Additionally I had lots of connectivity issues with Fitbit. It may be worth checking to see if the watch is compatible with you phone for syncing. That is specifically your phone not just the software version. I had masses of problems with Fitbit as they said it was compatible with the android version but when it came down to it not the phone. This gave them wiggle room when it did not work well. When looking into it the fitbit charge 3 was not listed as compatible to 7 android devices, 6 Samsung and a Motorola that we have.
I use a Garmin forerunner 45S. I got it about 3 weeks ago and love it. I can control my music from it as well as using GPS to track my runs, get heart rate, cadence,splits and other things I've not tried yet like a running coach. It syncs to Strava and other third party apps as well. Happy shopping!
I had a 25 percent discount code so that made it a bit more affordable. I wanted something smaller as I am quite small and didn't want something the size of a jam jar lid on my wrist! Hope you get something to suit you. The forerunner 35 was my original choice, it gets good reviews on here. Happy running!
Another Garmin fan here. In my case I just happened to see the Forerunner 235 on offer for £130 at the end of August.
When I wore it I could see that even during a fast hike my heart rate was staying low, so I started C25K to get better cardio.
Love checking the readout as I'm running and afterwards poring over the data on my phone and on the Garmin website. For a data nerd like me the Garmin is heaven.
Getting the Garmin started me running, and this forum kept me running, as without the forum I believe I would have given up running when I got injured mid-November.
To add to my previous comment. You may want to consider a watch that will also be compatible with a chest band for HR. I have fitbit IONIC which is not. The optical HR sensors can be unreliable whereas the chest ones are more accurate. Today I was showing 170bpm when I started my run versus 129 on the chest strap. I took the watch off, rubbed the back and put it on again tighter and it was close to the chest strap rate. Not a major problem but puts the average out especially on shorter runs.
I use a 645M Garmin Forerunner but I also have a Garmin Forerunner 45... long story but I keep it as a spare. For the money I was really very impressed with the 45 and would recommend it.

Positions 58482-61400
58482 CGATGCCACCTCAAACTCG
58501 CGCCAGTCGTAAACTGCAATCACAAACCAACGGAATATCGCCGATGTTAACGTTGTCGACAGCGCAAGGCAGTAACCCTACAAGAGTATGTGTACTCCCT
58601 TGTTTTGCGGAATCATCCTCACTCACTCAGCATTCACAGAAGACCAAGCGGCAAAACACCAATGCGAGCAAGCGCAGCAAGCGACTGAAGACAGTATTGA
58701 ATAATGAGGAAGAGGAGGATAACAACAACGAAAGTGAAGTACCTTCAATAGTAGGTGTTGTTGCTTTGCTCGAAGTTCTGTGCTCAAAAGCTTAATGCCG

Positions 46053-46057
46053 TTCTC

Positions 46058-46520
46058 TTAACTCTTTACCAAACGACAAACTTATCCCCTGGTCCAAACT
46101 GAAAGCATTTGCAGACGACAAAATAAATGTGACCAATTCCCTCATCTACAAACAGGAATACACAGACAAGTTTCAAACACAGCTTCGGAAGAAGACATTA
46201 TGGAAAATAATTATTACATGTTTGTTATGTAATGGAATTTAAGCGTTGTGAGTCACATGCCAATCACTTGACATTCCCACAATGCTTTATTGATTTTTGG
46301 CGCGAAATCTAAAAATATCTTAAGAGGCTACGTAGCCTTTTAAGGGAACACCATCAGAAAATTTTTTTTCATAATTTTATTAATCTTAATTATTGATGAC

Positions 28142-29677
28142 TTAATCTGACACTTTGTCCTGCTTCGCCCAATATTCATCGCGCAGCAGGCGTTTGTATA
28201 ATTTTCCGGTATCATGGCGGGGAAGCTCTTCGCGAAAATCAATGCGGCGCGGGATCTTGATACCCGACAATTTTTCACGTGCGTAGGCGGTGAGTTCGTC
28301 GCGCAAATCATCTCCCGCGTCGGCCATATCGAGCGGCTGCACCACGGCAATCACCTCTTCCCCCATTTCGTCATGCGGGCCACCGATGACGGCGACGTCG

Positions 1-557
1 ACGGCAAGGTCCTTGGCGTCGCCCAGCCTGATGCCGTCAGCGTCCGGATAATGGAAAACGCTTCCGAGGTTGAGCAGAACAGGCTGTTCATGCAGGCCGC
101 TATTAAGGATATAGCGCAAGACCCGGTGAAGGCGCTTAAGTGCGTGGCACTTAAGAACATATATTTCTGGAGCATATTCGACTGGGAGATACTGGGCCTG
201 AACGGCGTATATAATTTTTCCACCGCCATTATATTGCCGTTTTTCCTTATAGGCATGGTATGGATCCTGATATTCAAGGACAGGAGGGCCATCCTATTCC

I can't comment too much on Fitbit but I did a lot of research, primarily based around heart rate recording accuracy before choosing Garmin.
Polar also scores very well on HR accuracy and we have a few members here that love them.
You really need to decide what your priorities are; budget v features and which features you want. An Apple watch say you have ApplePay... Garmin has their pay system on higher models however so few UK banks are enrolled it might as well not exist.
Thinking more about it I guess I probably will use basic features only. I want it to be integrated with the app on the mobile so runs will be automatically logged. I also use the steps count to get me off my computer chair at work, movement reminder and heart rate.
But it's important that the watch will be small and black and comfortable to wear...oh andthat I can send my real time position to my partner for safety and the distress alert.
Google pay would be great plus music but I will have a phone with me anyway so not important.
Would Garmin forerunner 35 meet my needs or should I look up at 45 or 235???
Have a look at the specifications of each watch on the Garmin website here:
Click on the watch and select 'Specs' to find out everything you want to know xxx
If "small" is important do look at the sizes, sports watches are not really very small and that can take some getting used to!
I don't use the distress beacon as when we tested it for my husband on his bike, the smallest bumps were setting it off. It also means running bluetooth during runs, which is fine on short runs but on long distances is too much battery drain.
We use Google location sharing and a free app called Life360 for real time locations. Life360 also shows recent route so, if something did happen to one of us, we could retrace the others' steps.
Not yet. I will on Saturday but won’t be using the music function as not allowed headphones at club. I will on NYD as doing double parkrun. I just know I’ll be in a fluster with the buttons. Didn’t realise for ages yesterday that the buttons are labelled in tiny font on the face so was trying to memorise them initially 🙄🤣
Ok, so I'm going slightly against the grain here.
I have a Fitbit Charge 3 and I love it.
It looks nice and neat (I'm somebody who has never worn a watch) on my wrist and it does everything I need it too.
When i go running, I always take my phone for music and my RunKeeper app. The fitbit simply connects to the phone for GPS and also uploads results to RunKeeper. There is often a difference in stats between RunKeeper and Fitbit. Not sure which is more accurate.
The only reason I didnt go for a Garmin, is the same reason I didnt go for a more expensive Fitbit. I just didn't feel like I'd use most of the functionality, yet I'd be paying for it. Bit like getting a really powerful laptop to look at the BBC News webpage. Waste of money.
If I get really serious about running, then I might consider shelling out more money. But for the moment, the Charge 3 does everything I need it to. And as I'm not breaking any world records, I really don't need it to be mega accurate. So long as its consistent (right or wrong) I'm happy.
You are absolutely right. If it wasn't for music I would get something more basic. But idea of not having to take the phone with me became really appealing.
I know I will not use all the functions the forerunner 645 music offers but for the really good price I'm getting everything I wanted plus extras.
Got a lot of responses I see. I do like the idea that ironing can improve fitness. Made me laugh a lot. I have the garmin 235. The garmin app is excellent and links well with strava. Lots of stats to waste time looking at! 235 doesn't hold music but I nearly always run without as the great outdoors is full of interesting sounds!
I usually take my phone when running in a belt. In part for safety but mainly so I can photo anything interesting I see on the way.
Enjoy your new watch. Oh btw I use the 235 as my normal watch, face is a bit big but also allows you to spot fellow runners!